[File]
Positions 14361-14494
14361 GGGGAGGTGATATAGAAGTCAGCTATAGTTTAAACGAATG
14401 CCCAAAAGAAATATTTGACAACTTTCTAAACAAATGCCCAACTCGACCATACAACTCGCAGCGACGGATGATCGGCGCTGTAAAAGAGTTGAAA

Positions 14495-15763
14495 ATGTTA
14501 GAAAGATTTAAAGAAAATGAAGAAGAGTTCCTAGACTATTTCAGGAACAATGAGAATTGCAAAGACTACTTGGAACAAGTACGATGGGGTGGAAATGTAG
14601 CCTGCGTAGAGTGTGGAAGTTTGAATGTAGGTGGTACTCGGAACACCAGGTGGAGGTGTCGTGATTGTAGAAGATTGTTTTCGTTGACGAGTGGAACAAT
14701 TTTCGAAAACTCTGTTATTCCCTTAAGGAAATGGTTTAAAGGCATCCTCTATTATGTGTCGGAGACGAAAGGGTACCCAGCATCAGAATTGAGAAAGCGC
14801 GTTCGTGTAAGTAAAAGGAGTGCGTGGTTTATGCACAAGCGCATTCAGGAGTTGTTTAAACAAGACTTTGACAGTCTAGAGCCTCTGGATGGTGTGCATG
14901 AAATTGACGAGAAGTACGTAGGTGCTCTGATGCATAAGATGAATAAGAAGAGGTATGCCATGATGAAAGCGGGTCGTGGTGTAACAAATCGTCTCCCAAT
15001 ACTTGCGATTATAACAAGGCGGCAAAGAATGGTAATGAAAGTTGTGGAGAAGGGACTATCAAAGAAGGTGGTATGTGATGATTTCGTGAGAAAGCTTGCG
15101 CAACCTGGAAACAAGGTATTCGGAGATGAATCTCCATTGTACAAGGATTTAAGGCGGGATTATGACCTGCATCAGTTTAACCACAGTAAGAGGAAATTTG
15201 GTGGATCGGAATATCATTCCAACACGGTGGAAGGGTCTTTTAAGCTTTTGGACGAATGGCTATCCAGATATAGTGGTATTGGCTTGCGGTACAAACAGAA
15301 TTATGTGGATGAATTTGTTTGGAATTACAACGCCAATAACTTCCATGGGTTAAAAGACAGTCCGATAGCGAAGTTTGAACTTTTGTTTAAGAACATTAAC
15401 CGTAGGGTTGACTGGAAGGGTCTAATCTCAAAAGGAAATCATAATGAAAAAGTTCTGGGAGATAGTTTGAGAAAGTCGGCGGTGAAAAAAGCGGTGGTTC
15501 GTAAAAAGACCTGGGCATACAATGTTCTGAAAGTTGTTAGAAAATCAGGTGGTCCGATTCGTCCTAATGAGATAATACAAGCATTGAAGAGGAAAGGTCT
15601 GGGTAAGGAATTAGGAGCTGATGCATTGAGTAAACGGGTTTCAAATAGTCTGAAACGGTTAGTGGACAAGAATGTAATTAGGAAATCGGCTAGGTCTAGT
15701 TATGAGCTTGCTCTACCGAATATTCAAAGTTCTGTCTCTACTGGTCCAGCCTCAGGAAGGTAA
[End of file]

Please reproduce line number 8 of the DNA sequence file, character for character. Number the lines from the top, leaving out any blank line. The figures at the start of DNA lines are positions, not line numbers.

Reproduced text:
14701 TTTCGAAAACTCTGTTATTCCCTTAAGGAAATGGTTTAAAGGCATCCTCTATTATGTGTCGGAGACGAAAGGGTACCCAGCATCAGAATTGAGAAAGCGC